Figure. Holter monitoring strips revealing atrio-ventricular conduction block are shown

The 48 hour Holter monitoring revealed complete disappearence of previous atrio-ventricular block episodes. We decided that atrio-ventricular blocks was stemming from valproic acid at the doses of 500 mg t.i.d despite normal blood therapeutic level (71.7ug/mL). We considered changing the anti epileptic drug and pacemaker implantation was canceled.


Our case indicates that the electrocardiographic atrio-ventricular conduction blocks as an unusual side effect of valproic acid should be kept in mind. In such a case, unless there is a compelling reason, the dose of valproic acid should be reduced or changed to another anti epileptic drug to avoid unnecessary pacemaker implantation.

It should be noted that drug induced bradyarrythmia should be differentiated from peri ictal or seizure related bradyarrhythmias [1]. Seizure-related bradyarrhythmias including sinus bradycardia, atrio-ventricular conduction blocks and asystole have been reported rarely in case series studies and sudden unexpected death in epilepsy accounts for 8–17% of the deaths in patients with epilepsy [2].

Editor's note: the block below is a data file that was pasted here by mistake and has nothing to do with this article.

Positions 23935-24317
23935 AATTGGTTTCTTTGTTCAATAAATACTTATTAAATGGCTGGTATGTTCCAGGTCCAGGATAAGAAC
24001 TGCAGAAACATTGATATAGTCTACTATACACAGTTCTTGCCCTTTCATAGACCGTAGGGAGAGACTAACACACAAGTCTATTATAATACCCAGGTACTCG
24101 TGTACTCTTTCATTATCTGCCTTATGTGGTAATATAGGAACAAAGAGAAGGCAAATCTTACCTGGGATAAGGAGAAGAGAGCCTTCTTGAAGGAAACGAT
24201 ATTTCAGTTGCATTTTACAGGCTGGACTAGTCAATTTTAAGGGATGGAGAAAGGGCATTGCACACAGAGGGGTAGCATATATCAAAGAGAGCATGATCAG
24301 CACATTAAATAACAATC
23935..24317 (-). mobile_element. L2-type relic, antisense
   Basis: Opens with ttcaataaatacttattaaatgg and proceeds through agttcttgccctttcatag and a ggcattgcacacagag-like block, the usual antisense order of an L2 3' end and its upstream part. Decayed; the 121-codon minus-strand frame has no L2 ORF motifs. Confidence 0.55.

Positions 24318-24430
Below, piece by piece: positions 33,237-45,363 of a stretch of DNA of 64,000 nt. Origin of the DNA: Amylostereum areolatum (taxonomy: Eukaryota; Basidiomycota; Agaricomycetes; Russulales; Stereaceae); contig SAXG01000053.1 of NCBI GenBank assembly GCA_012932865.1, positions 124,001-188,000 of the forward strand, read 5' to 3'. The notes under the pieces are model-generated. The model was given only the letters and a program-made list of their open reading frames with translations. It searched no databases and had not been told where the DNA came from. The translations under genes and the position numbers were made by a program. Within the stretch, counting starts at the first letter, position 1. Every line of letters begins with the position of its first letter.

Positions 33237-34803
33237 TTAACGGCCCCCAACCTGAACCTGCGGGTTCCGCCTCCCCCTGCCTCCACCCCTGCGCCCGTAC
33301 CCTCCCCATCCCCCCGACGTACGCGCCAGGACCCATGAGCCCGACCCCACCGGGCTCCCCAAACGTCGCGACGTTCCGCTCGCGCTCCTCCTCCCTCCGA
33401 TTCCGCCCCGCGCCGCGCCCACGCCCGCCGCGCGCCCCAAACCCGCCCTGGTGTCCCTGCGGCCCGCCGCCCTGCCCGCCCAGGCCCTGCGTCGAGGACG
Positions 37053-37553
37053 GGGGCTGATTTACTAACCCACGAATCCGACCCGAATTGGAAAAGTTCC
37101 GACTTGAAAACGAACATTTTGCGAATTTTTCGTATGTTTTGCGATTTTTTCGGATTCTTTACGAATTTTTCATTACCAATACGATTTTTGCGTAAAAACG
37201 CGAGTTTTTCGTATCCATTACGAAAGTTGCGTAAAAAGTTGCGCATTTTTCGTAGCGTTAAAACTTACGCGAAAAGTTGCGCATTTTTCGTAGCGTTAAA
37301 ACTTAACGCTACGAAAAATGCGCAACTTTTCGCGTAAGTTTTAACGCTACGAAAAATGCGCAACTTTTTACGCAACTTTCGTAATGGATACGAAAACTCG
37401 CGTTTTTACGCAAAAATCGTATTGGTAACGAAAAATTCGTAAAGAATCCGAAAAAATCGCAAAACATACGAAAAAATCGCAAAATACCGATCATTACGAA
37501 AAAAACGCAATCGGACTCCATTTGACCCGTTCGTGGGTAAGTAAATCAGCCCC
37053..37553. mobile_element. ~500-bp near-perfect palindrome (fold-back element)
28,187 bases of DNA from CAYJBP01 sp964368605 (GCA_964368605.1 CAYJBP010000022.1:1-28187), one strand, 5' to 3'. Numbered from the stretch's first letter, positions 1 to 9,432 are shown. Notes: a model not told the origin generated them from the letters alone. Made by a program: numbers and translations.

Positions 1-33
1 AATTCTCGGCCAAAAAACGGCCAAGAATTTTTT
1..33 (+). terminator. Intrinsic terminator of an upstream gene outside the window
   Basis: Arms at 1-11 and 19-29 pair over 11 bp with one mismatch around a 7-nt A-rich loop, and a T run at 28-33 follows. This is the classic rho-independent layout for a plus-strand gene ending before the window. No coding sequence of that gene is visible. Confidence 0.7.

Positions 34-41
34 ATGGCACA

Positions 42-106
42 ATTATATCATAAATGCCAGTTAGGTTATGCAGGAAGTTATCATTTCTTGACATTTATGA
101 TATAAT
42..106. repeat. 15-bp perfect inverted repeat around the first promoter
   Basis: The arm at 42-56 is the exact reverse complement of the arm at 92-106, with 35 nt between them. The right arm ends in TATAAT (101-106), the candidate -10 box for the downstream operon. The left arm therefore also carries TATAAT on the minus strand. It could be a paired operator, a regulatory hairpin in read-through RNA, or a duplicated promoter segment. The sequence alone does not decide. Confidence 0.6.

Although the most frequent cardiac arrhythmia seen during epileptic seizures is sinus tachycardia that occurs in most seizure episodes and is usually of no consequence, autonomic alterations during seizures potentially can result in cardiac dysfunction.” Then begin next sentence as “Some postulated mechanisms for this phenomenon, which may also be associated with sudden cardiac death, are heart rate variability, ictal bradycardia, atrio-ventricular block, and asystole. that have been postulated to be some of the underlying mechanisms for sudden unexpected death including heart rate variability, ictal bradycardia, atrio-ventricular block and asystole. Peri ictal atrio-ventricular conduction block has been rarely reported [2].